|Media type||Print (Hardback & Paperback)|
|Preceded by||In the Winter Dark|
|Followed by||The Riders|
Cloudstreet is a novel by Australian writer Tim Winton published in 1991. It chronicles the lives of two working-class families, the Pickles and the Lambs, who come to live together in a large house called Cloudstreet in Perth over a period of twenty years, 1943 to 1963. The novel received several awards, including a Miles Franklin Award in 1992, and has been adapted into various forms, including a stage play and a television miniseries.
In 1943, precipitated by separate personal tragedies, two poor families, the Lambs and the Pickles, flee their rural homes to share a large house called Cloudstreet in Perth, Western Australia. The Pickles include the father, Sam, the mother, Dolly, and their three children, Ted, Rose, and Chub. The Lambs are led by father, Lester, and mother, Oriel, and they have six children, Hattie, Elaine, Mason (nicknamed "Quick"), Samson (nicknamed “Fish”), Red and Lon. The Pickles own Cloudstreet, but rent half of the house to the Lambs, who open a grocery store on the ground floor of the house. The two families contrast each other; the devoutly religious Lambs find meaning in hard work and God's grace, while the Pickles hope for good luck and do not share the Lambs' appetite for hard work. The novel focuses on the experiences and relationships of these two families over a period of 20 years.
The novel is a celebration of community and people's search for connection with family, the past and the environment in which they live. The novel also explores several Australian cultural myths, including the idealisation of the Aussie battler, the heroic figure of the ANZAC, rural and suburban identity, and the idea of Australia as "the lucky country". Peter Garrett also noted the importance of landscapes in the book: "he writes about the physicality of our landscapes and whether it's sort of, you know, railway cuttings, or bits of the desert, or the coast, or the estuaries where they go fishing occasionally, and he casts that landscape across the top of the lives that people are leading and their emotional landscapes are sort of contrasting against the landscapes of things they're doing at different times".
Cloudstreet is framed by many key events in world history, including World War II, the Korean War and the assassination of John F. Kennedy. Australia at this time was, for the most part, comfortable and conservative, characterised by backyard barbecues, by wives – who were no longer needed for the war effort – consigned to the home, and by the growth of the Australian dream. World events influence the Lambs and Pickles, but distantly, like an echo that sends ripples across the surface of their lives. The novel focuses on the domestic, and this serves as the filter through which history is measured. The most prominent historical character within Cloudstreet is the Nedlands monster, whose real name is Eric Edgar Cooke, a serial killer. The Australian Dictionary of Biography writes that Winton's novel Cloudstreet embodied the social impact of Cooke's crimes, which saw a change in personal and household security and a loss of a relaxed style of living.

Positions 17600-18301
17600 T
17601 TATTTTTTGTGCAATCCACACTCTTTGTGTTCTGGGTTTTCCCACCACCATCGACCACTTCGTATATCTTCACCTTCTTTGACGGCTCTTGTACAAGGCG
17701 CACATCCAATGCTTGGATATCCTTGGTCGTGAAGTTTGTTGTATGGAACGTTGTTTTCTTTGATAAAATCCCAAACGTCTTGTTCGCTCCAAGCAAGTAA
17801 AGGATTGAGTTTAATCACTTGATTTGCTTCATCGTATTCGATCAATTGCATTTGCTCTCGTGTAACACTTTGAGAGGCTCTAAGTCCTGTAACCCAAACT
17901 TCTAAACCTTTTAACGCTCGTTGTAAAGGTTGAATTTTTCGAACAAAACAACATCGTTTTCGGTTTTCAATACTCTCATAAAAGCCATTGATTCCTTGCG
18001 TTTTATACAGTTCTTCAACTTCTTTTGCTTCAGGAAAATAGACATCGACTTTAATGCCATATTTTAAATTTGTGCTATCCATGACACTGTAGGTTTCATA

The novel has received positive reviews. Australian writer Marion Halligan praised Winton's prose, deeming it "full of energy, vitality, [and] wit". Writer Mem Fox stated "If you have not read Cloudstreet, your life is diminished . . . if you have not met these characters, this generous community, these tragedies, the humour. It is so wonderful."
Awards and recognition
Cloudstreet was the recipient of the National Book Council Banjo Award for Fiction, the Western Australian Fiction Award and the Deo Gloria Award in 1991, and a Miles Franklin Award in 1992. In 2003, members of the Australian Society of Authors (ASA) voted Cloudstreet as their favourite Australian novel. The same year, Cloudstreet came out on top in a readers' poll organised by the ASA and ABC Radio National. Cloudstreet was the "overwhelming favourite" in the 2010 "ABR Favourite Australian Novel" poll conducted by the Australian Book Review, and in 2012, viewers of First Tuesday Book Club voted Cloudstreet #1 on a list of "10 Aussie Books You Must Read Before You Die". On 5 November 2019, BBC News listed Cloudstreet on its list of the 100 most influential novels.
Cloudstreet has been adapted into various forms. Paige Gibbs adapted the book into a radio play in 1996 for ABC Radio National. In 1998, the novel was adapted into a stage play by Nick Enright and Justin Monjo, which opened in Sydney in January 1998 under the direction of Neil Armfield, produced by Company B and Black Swan Theatre for the Sydney Festival, and published by Currency Press. The play won several awards, including an AWGIE Award in 1999, and the Helpmann Award for Best Play and Helpmann Award for Best Direction of a Play in 2002. In 2019 and 2020, the play was revived in a Black Swan State Theatre Company and Malthouse Theatre co-production under the direction of Matthew Lutton, staged from February 21 to March 15, 2020 at His Majesty's Theatre as a part of Perth Festival. A three-part television miniseries was filmed for the Showcase subscription television channel, which first screened from 22 May 2011. In May 2016, an operatic version with music by George Palmer was premiered in Adelaide by the State Opera of South Australia.
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"100 'most inspiring' novels revealed by BBC Arts". BBC News. 2019-11-05. Retrieved 2019-11-10.
The reveal kickstarts the BBC's year-long celebration of literature.CS1 maint: discouraged parameter (link)
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